Queen’s Park Building | Toronto | Canada

Queen’s Park Address – – Toronto, Ontario | 111 Wellesley St WestMAP

VIDEO :: Ghost Articles Read w/Daniel

AUDIO :: Download MP3 of Ghost Articles Read w/Daniel (right-click and “save target as…”)

Queen’s Park Doesn’t Belong to the Government

It’s belongs to the University of Toronto.  The former site of Toronto’s oldest school, King’s College in the early 1800’s.

King's College - once Toronto's first college, stood on the site of today's Queen's Park
King’s College – once Toronto’s first college, stood on the site of today’s Queen’s Park

Higher learning too early for the small city, as the College fails and the building becomes abandoned.

Re-purposed a few years later in 1856.  They put up wires over windows and the musty building unlocked for something more related to the government activities of today… an Insane Asylum.

80 women moved in with, and I quote, “female troubles”.  This is actually true.  The men who ran the asylum committed women for problems such as childbirth, lactation and menstrual disorders, or as they put it “the cause of insanity in women”

Asylum Map - Queen's Park Toronto
Asylum Map – Queen’s Park Toronto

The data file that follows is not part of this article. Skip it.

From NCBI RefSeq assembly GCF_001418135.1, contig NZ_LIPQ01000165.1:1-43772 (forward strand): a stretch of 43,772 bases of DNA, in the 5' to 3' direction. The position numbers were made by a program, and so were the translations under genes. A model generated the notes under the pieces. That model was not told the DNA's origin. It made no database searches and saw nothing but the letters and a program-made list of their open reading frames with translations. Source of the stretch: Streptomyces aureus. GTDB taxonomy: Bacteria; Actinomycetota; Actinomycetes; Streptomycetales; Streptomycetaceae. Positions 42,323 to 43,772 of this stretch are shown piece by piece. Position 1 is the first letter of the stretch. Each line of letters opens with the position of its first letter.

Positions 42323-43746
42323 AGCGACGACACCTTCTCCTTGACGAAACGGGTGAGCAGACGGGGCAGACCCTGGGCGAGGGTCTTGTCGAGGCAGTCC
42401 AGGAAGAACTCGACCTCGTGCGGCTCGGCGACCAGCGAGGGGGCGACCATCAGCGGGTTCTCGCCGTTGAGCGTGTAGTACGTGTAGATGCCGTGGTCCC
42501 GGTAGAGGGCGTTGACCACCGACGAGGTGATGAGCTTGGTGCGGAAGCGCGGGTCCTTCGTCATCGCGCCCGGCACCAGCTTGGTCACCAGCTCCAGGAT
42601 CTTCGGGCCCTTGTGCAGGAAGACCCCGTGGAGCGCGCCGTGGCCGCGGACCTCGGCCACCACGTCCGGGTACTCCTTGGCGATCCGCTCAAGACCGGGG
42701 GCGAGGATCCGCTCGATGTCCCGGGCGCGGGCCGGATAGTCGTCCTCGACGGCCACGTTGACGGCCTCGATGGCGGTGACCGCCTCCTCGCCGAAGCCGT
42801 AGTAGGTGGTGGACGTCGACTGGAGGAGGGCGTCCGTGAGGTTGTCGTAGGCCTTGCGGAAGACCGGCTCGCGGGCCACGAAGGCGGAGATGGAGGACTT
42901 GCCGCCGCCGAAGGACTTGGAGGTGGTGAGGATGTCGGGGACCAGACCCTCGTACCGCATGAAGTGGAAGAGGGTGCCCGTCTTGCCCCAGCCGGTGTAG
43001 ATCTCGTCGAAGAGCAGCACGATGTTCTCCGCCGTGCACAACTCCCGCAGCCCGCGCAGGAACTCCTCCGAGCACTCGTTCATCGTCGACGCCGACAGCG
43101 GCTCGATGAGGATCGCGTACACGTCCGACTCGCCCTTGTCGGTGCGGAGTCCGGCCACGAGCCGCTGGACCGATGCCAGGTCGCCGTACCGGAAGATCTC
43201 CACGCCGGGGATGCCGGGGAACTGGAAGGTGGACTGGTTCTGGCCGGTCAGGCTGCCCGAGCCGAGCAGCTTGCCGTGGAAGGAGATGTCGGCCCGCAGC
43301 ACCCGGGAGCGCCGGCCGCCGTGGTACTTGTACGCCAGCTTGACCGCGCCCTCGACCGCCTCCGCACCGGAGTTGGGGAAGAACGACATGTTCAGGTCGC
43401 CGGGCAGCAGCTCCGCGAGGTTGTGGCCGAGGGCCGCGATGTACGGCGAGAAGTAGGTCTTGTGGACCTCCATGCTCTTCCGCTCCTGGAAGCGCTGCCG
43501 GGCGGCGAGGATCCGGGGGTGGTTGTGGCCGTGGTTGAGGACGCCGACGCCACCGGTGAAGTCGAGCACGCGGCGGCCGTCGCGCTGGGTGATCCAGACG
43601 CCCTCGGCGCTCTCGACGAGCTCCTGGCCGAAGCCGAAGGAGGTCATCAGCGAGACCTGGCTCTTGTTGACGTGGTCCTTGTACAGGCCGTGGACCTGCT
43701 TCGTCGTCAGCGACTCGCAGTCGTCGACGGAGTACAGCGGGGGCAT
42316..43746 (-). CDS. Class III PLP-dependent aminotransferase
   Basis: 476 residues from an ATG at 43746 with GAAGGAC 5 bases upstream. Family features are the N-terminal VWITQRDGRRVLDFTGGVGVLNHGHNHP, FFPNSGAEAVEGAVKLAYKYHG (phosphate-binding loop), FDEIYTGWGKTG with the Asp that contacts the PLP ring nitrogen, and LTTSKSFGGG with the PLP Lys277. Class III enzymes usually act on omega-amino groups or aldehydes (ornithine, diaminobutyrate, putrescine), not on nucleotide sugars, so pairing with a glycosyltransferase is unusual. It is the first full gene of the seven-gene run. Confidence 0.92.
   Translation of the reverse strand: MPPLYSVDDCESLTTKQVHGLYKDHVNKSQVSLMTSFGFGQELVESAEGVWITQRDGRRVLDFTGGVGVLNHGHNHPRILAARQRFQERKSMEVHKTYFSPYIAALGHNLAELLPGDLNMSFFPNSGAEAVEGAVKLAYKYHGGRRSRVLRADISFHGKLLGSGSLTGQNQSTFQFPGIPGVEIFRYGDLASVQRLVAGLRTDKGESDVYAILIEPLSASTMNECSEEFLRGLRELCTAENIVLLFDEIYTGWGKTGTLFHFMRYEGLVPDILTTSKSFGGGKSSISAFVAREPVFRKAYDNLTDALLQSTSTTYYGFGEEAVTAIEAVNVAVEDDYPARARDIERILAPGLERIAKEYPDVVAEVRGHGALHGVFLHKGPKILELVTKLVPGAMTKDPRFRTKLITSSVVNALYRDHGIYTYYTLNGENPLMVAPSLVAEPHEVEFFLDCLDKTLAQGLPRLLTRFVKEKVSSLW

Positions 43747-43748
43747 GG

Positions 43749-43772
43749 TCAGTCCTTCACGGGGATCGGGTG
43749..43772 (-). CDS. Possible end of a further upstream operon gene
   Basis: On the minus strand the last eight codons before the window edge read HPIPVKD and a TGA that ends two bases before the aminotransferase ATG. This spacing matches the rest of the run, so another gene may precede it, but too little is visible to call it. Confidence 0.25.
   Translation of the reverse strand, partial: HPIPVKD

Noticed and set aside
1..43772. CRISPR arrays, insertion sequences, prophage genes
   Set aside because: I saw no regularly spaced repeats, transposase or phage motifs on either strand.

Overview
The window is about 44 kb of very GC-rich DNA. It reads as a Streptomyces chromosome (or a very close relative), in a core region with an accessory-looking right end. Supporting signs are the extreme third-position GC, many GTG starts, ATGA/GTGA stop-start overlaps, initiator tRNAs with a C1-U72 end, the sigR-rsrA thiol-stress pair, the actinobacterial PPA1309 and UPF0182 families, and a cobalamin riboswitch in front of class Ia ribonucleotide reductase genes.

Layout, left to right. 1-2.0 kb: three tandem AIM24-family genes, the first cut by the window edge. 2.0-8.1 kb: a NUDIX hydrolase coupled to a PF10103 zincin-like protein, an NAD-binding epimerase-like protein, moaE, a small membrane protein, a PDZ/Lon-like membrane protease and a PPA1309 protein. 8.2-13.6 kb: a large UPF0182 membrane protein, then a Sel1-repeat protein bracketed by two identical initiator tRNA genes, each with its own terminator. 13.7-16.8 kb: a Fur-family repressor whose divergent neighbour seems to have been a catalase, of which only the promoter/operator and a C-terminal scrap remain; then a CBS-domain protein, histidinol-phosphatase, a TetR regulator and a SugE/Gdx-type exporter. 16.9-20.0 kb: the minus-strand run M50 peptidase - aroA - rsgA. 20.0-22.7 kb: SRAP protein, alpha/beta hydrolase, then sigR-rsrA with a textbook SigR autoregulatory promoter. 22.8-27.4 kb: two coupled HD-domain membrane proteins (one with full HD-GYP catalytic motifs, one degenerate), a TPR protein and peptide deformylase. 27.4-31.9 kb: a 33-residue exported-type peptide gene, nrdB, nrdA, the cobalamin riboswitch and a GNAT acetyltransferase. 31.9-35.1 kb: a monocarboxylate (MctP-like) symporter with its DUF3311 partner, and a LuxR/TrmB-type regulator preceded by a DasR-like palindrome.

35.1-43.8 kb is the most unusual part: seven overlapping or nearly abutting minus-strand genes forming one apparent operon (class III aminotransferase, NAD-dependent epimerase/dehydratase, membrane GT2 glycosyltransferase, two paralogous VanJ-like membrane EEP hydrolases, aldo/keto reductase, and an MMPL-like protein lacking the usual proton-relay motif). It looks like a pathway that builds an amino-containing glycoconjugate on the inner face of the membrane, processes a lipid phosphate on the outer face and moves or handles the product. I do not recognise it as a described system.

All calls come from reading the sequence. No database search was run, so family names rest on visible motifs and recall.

Thank goodness it didn’t last long.  Years later the land is leased to the City of Toronto.  Cost, $1/year on a 1,000 year term.

10.5 million bricks!  Each and every one created by Canadian prison inmates went into the construction of Queen’s Park.  Put together by architect Richard Waite who was criticized for making the building look “too American”.

Queen's Park Legislative Building going up, Toronto
Queen’s Park Legislative Building going up, Toronto

In the end no one cared, and it opened in 1893.

Two Types of Ghost Stories

There are two types of ghost stories.

  1. Over the top and hard to believe like a horror movie
  2. Then there’s more legit, subtle experiences.  Believable with proof and real people.

This building has both.

Over the Top :: Women of the Asylum

The basement walls and stone date back to the Woman’s Asylum.  Two women remain.  They’re believed to be tortured spirits haunting the rooms and halls.

The first, seen in a sheer long white dress.  She’s desperate, running up to you and reaching out.  To stop you as if she wants out of the asylum and thinks you can help.  When up right up to your face she disappears.

Another woman in the basement halls wearing a checkered dress and white apron.  But this one is shy.  Pulling her apron up over her face and turning away before disappearing.

Hard to believe?  We agree, but what about this one…

Easy to Believe :: Charles

At Halloween a tradition is for staff to bring family and friends in for ghost tours.  Walking around the building for spirited stories wrapped in history.

Even the most serious politician in Queen’s Park believes there are ghosts.

On one Halloween a small group was stopped outside an empty council chamber room.  The guide telling history when a man in the back yells over the group, “I saw someone in the chamber.  I think I heard the name Charles.”

The group was scared, but none so scared at the tour guide.  He recognized the name because there is a ghost in that chamber room named Charles…. Charles Rutherford.

Charles Rutherford, former Sergeant of Arms loved this building